David Bourget (Western Ontario)
David Chalmers (ANU, NYU)
Rafael De Clercq
Jack Alan Reynolds
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Studies in History and Philosophy of Science Part A 32 (2):303-333 (2001)
This paper deals with Hobbes's theory of optical images, developed in his optical magnum opus, 'A Minute or First Draught of the Optiques' (1646), and published in abridged version in De homine (1658). The paper suggests that Hobbes's theory of vision and images serves him to ground his philosophy of man on his philosophy of body. Furthermore, since this part of Hobbes's work on optics is the most thoroughly geometrical, it reveals a good deal about the role of mathematics in Hobbes's philosophy. The paper points to some difficulties in the thesis of Shapin and Schaffer, who presented geometry as a 'paradigm' for Hobbes's natural philosophy. It will be argued here that Hobbes's application of geometry to optics was dictated by his metaphysical and epistemological principles, not by a blind belief in the power of geometry. Geometry supported causal explanation, and assisted reason in making sense of appearances by helping the philosopher understand the relationships between the world outside us and the images it produces in us. Finally the paper broadly suggests how Hobbes's theory of images may have triggered, by negative example, the flourishing of geometrical optics in Restoration England.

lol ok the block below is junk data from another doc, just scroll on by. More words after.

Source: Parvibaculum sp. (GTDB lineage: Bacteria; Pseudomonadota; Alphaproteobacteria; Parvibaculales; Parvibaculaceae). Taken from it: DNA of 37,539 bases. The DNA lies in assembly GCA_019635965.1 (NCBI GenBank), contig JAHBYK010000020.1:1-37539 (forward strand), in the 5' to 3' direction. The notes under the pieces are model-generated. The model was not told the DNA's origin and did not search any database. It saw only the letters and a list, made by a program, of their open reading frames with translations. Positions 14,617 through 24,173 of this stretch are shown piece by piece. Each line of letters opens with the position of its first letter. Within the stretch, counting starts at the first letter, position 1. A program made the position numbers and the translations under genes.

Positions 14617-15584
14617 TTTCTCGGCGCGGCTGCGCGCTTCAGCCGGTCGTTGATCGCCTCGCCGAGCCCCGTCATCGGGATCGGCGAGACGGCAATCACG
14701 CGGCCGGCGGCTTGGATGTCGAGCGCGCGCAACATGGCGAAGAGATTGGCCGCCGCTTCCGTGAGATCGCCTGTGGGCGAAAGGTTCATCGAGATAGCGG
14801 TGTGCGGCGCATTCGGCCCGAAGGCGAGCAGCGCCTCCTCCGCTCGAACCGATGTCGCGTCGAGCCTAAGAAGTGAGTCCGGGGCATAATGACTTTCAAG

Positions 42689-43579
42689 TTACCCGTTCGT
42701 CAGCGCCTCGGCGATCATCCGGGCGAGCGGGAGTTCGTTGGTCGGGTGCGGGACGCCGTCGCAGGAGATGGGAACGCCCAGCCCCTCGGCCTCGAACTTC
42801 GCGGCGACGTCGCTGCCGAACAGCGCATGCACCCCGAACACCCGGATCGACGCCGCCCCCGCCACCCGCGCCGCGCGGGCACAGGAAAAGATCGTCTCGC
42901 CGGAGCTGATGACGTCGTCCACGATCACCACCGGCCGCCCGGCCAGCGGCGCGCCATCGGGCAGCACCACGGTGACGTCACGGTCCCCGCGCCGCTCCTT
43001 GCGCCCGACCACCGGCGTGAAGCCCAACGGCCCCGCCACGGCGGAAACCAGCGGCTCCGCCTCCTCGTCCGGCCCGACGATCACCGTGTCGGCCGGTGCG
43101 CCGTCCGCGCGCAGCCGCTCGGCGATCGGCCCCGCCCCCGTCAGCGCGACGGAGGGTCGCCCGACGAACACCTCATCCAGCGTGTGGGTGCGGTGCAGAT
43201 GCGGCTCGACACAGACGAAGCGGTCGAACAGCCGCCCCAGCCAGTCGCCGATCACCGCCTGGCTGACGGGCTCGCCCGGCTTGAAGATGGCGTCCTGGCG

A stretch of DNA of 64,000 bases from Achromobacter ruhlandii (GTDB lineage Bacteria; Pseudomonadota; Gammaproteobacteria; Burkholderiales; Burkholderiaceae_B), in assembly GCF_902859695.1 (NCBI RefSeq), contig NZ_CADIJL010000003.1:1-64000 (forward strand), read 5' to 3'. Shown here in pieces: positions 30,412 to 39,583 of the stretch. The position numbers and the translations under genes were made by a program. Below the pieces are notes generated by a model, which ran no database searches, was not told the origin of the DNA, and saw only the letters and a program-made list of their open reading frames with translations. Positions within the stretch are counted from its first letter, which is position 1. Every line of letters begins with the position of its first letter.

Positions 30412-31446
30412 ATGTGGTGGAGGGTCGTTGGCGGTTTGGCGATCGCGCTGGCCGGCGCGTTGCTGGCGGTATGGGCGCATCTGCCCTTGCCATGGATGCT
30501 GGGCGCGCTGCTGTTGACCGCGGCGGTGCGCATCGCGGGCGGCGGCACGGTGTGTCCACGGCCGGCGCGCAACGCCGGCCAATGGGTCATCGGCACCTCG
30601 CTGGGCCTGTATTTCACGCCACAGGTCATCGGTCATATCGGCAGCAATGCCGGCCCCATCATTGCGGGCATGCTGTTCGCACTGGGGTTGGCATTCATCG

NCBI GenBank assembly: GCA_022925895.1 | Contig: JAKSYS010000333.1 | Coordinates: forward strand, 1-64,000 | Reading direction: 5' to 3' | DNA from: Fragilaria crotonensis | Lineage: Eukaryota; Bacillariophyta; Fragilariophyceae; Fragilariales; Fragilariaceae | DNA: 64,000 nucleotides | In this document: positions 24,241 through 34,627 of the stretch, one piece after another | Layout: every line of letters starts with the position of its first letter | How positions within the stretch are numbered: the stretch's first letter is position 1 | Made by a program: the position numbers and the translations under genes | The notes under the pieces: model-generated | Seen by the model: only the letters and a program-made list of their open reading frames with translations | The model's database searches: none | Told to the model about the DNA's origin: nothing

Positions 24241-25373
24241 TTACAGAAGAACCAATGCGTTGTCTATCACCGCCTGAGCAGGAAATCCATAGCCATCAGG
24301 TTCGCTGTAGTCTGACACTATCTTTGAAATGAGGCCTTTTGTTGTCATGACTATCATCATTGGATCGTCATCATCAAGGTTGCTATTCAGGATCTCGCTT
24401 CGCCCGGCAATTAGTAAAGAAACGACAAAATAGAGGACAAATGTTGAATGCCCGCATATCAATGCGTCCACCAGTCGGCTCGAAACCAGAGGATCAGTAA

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References found in this work BETA
Francis Bacon (1969). The Works of Francis Bacon. St. Clair Shores, Mich.,Scholarly Press.
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Antoni Malet (1997). Isaac Barrow on the Mathematization of Nature: Theological Voluntarism and the Rise of Geometrical Optics. Journal of the History of Ideas 58 (2):265-287.
Citations of this work BETA
Daniele Cozzoli (2010). The Development of Mersenne's Optics. Perspectives on Science 18 (1):pp. 9-25.
Thomas M. Lennon (2007). The Significance of the Barrovian Case. Studies in History and Philosophy of Science Part A 38 (1):36-55.
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